The progression of Alzheimer’s often results in crossed wires and short circuits. Here’s how I’ve learned to improve verbal communication with my mom:
- Lower the tone of your voice. A raised pitch is a nonverbal signal that one is upset. A lower pitch is also easier for a hearing-impaired person to hear.
- Eliminate distracting noises or activities. Because of a possible hearing deficit and because of the person’s inability to tune extraneous things out, she may be unable to understand you when there are noises or distractions around her.
- Use short words and short, simple sentences. Instead of saying, “I think I’ll take the car to the garage tonight instead of in the morning because in the morning I’ll be stuck in traffic,” just say, “I’m going to take the car to the garage now.”
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“I stashed all the clocks in the attic today,” said mom’s caregiver, who fills in when I’m gone. “Time is really stressing her out.”
Clocks and calendars are a cacophony of confusion for mom. Adrift on the time-space continuum, she’s never certain of the day of the week, the season, whether morning or night. “I’m having trouble understanding August,” she confessed and pointed to the calendar, now as perplexing as her windup clock.
Not being able to keep track of time makes her anxiously ask what time it is. Yet as soon as I answer, she’s forgotten the whole conversation and asks again.
At first, I didn’t get it. But I learned that as a result of lost brain functions, people with dementia can’t judge the passage of time. Since mom can’t remember what she’s done in the immediate past, she has no way to gauge how much time has passed.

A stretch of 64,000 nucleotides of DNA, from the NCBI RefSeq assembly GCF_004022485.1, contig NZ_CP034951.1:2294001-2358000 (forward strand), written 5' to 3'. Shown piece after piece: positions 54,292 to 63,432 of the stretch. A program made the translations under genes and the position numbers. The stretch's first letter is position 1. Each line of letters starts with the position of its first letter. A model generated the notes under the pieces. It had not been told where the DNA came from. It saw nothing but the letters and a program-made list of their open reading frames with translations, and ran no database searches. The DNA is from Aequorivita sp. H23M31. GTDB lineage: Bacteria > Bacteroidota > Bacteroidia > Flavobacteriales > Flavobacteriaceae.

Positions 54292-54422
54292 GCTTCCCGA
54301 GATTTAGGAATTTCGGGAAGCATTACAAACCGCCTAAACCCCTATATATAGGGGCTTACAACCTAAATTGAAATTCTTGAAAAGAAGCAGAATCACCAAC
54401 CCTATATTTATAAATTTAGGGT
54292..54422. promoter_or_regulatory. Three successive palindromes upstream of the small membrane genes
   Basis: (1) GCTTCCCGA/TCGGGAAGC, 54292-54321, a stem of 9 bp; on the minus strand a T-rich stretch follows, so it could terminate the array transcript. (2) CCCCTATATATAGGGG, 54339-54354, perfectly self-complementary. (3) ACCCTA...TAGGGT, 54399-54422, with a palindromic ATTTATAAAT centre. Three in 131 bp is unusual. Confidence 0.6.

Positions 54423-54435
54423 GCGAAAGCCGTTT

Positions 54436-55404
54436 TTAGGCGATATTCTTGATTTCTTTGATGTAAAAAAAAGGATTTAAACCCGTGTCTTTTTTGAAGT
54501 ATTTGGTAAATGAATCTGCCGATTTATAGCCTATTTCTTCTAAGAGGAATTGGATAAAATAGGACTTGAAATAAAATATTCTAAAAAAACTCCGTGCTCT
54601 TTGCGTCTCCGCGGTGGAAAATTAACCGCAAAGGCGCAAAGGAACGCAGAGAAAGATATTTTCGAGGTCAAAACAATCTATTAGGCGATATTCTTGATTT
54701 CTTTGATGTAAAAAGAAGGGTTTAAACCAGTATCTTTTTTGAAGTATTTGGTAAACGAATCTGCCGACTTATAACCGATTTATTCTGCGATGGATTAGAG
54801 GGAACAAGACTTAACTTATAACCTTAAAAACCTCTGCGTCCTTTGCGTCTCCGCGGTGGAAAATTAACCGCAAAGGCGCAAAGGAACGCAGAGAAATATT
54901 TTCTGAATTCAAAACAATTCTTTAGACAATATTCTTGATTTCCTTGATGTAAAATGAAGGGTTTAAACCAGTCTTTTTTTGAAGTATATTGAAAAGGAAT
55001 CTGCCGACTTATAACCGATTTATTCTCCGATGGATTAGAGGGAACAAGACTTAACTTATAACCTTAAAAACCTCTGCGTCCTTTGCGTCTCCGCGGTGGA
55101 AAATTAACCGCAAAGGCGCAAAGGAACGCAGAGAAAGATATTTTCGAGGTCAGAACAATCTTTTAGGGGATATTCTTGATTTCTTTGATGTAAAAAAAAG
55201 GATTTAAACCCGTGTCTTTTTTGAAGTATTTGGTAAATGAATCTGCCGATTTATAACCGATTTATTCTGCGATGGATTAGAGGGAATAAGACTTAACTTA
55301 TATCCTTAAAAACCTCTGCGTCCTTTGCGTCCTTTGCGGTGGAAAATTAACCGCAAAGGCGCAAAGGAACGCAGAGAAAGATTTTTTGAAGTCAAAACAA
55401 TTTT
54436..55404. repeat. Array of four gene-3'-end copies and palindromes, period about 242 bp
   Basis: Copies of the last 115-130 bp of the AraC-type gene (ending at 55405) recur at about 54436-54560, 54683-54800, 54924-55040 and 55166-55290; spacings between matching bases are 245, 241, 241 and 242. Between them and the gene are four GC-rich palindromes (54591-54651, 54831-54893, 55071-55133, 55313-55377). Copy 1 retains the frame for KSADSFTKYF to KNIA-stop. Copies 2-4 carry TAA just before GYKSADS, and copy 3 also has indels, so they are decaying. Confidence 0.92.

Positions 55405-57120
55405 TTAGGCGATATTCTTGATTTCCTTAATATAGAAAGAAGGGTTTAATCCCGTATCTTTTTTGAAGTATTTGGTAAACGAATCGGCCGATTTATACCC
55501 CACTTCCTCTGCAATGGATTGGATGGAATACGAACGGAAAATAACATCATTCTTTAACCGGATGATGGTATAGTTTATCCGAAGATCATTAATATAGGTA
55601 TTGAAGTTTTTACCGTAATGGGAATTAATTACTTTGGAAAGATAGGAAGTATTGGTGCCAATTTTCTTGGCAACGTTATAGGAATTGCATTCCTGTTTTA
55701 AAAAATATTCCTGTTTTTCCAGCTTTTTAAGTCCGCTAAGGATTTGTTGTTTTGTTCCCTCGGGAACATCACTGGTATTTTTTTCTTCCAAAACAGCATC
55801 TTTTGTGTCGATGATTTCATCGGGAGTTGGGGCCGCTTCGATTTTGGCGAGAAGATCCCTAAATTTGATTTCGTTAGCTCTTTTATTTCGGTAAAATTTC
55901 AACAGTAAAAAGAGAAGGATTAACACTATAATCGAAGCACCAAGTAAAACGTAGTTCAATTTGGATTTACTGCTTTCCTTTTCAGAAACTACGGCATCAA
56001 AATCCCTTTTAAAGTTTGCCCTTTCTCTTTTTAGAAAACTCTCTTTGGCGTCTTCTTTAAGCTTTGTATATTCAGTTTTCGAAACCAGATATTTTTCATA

When I finally accepted this, I received an unexpected gift: compassion.
The clocks may be hidden, but their numbers remain forever jumbled in her mind.
This year marks the thirtieth anniversary of my move from New England to the West. My parents, long-divorced, still live on the East Coast. As they come to need more help, for the past three years I’ve shuttled between family life in the desert and back east where I grew up.
My caregiving horizon goes beyond taking care of people. Its broad tentacles encompass houses and pets, too.
As household manager of multiple households, my resume skills have expanded: family caregiver, Power of Attorney, financial expert, property maintenance. I handle new generators, furnaces, and plumbing systems, not to mention leaky roofs and a mouse infestation for two century-plus houses. Mercifully, my husband oversees the house in the West.
Like my first exposure to dementia, I knew nothing about old houses. And, like dementia, nothing is certain with an old house.